"A revelation of insight into the foundations of human suffering & transcendence. It not only lays out essential steps for inner freedom and joy but illuminates the way to true human potential." Paul Rademacher, author: A Spiritual Hitchhiker's Guide to the Universe

"The masterwork of a profoundly gifted healer of the soul. Dazzling, challenging, wondrously useful." Peggy Rubin, author: To Be and How To Be, Transforming Your Life Through Sacred Theatre

"Rewiring the Soul is one the best introductions to the spiritual life I've ever read. Not esoteric but real-world and practical. The implications are profound." Peter Shepherd, author: Daring To Be Yourself

Tuesday, February 21, 2012

Making Mistakes & the Comfort Zone

When babies reach about 11-13 months of age they begin to walk. Tentatively at first, then more securely, and finally, of course, they walk perfectly, unless there is a physiological challenge not attributable to their skills. At the beginning, a parent is typically there to help the child, encourage the child, and above all, to watch out for the child's safety.
When pilots learn how to fly, they may practice in simulators in order to be able to gain expertise before actually being up in the air. In the early stages, and prior to earning their license, an instructor accompanies them in their first forays up into the skies, in order to remind the student pilot of procedures, to help in difficult maneuvers, to encourage, and again, to watch out for the student's safety.

When we learn how to write we painstakingly trace shapes with clumsy fingers until at last we manage the skill and progress from pencil to pen ... to this day I remember the pride that overwhelmed me on that day when I was six!

When we learn how to dance salsa, when we fall in love, when we learn how to make bread, when we speak in public, when we learn how to play football, the violin, or paint with oils, we will always first make some kind of mistake. It's part of the learning process, isn't it?

So why do we believe we should not make mistakes later on in life when we do other things? Admittedly, by now we may be adults, we may even be in mid-life or old age, but since there are always things we are doing for the first time, it follows that we'll make some mistakes in the process of learning them. Is our fear of making a mistake mainly based on what others might think? Or on how we look, making such a mistake at our age? Is it based on maintaining an image - even if just in our own eyes, that we have nothing left to learn? Even the most image-conscious would agree with me that such a thought is just plain silly.

So what's it all about? Could it be our ego? Our comfort zone? That when we make mistakes we feel insecure, as opposed to how we feel when we tread on our well-known and by now - deeply-trodden - path? And yet, we all know that leaving the comfort zone is where and when we begin to grow. We left the safety of crawling on our hands and knees to walk. And so we grew. We left the safety of mother's arms to go to kindergarten. And so we grew.

Let's dare make mistakes and rejoice in their teaching rather than sinking in the thought of failure. Failure is never failure unless you don't get back up. Just as the baby who has fallen back on the floor, grins up disarmingly - never once suspecting that once it's older such a fall, figuratively speaking, would make it feel awful - and gets right back up on its feet to try again. Over and over. Until he's got it right. And then, of course, he starts to run.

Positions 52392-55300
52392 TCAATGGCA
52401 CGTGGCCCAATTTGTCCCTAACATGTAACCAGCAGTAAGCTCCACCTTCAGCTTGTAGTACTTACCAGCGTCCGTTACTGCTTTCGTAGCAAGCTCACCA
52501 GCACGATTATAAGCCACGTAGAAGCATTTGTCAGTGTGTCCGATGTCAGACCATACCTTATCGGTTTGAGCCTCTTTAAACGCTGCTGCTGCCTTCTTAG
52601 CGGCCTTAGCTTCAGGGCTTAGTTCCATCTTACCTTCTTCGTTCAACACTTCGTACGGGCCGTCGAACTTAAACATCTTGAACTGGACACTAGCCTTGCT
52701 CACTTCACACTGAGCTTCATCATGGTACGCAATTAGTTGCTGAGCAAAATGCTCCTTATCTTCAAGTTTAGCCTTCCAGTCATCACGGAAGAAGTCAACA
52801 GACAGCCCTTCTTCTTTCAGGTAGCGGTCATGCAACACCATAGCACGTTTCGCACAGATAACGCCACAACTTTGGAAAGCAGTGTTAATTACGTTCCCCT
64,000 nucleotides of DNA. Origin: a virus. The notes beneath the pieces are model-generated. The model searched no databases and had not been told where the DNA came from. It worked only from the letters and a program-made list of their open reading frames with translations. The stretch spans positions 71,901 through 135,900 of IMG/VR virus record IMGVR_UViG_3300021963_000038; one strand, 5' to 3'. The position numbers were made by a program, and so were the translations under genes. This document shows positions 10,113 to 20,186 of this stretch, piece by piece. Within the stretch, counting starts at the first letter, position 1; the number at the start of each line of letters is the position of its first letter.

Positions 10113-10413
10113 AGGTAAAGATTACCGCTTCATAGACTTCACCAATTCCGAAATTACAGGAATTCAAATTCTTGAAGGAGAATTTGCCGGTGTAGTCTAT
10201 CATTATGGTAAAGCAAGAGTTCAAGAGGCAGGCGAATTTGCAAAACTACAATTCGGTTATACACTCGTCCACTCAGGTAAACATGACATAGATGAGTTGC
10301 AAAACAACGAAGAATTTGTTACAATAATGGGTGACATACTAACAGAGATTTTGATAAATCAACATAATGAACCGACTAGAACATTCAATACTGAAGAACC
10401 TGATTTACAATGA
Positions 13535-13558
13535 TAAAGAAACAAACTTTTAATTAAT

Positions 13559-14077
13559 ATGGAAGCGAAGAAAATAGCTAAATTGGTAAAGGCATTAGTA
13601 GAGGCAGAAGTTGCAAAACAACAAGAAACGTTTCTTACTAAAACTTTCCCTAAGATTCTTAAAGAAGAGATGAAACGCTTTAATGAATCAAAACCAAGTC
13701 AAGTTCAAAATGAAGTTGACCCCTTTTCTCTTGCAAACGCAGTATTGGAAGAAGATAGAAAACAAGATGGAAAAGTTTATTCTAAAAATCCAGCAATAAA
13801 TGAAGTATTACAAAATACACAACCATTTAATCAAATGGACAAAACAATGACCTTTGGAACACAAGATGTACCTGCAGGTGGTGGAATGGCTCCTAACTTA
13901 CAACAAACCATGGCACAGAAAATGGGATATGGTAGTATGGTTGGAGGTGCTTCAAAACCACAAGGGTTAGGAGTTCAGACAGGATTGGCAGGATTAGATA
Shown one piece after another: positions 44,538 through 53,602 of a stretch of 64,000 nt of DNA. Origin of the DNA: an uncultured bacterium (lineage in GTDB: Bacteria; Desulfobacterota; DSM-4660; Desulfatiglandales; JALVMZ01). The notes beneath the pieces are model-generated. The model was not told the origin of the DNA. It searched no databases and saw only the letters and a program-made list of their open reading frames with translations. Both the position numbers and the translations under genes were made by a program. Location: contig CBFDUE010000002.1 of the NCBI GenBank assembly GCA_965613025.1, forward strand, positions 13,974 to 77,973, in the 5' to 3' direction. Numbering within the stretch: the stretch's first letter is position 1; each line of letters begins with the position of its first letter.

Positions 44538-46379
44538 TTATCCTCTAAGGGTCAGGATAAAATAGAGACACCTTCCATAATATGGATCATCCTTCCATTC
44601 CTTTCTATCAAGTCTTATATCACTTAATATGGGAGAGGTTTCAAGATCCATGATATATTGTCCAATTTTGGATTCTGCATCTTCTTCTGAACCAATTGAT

Let's dare make mistakes and learn what our infant selves knew intuitively: trying over and over again makes perfect. And then, let's run!

For more information about being aware, about doubt and moving forward and the way your thoughts and feelings about those subjects influence you and what to do about it, about inner well-being, inner growth and joy, have a look at my book Rewiring the Soul: Finding the Possible Self, available at Amazon as paperback or e-book for Kindle.

Click here to download the first chapter.

From the Description on Amazon:

Ask anyone, whatever their circumstances, if their life is vibrant, fulfilling, harmonious and happy. An honest reply is likely to be 'no', because to answer a truthful 'yes' is no mean feat. Only to grow psychologically and emotionally is not enough. And only to grow spiritually is not enough either. All three dimensions need to be developed in order to realize your full potential. If you are willing to assume total responsibility for the self and to start what is an on-going journey, you will quickly begin to glimpse the first fruits of the ultimate goal: inner well-being, freedom, peace, harmony and joy. This book sets out the pathway to self-mastery and self-discovery and walking that pathway will be the most exciting adventure of your life.

Rewiring the Soul' provides a user-friendly roadmap for personal transformation. Using conversational style, it guides the reader to an understanding of life's problems and how they can be resolved, deliberately including the reader's connection to his own soul and spiritual growth. Based on common sense and the author's work as an integral psychotherapist as well as lessons gleaned from teaching and personal experiences, all interwoven with current findings from neuroscience, positive psychology, quantum physics and Buddhism, 'Rewiring the Soul' signposts the path to resolving everyday life and its problems while converging with the inner quest for connection with the soul. This process allows life to take on a revolutionary new meaning: resolving personal and interpersonal issues while keeping the inner connection to the soul in mind leads to unprecedented growth that is simply not possible if psycho-emotional matters and spiritual concerns are not combined.

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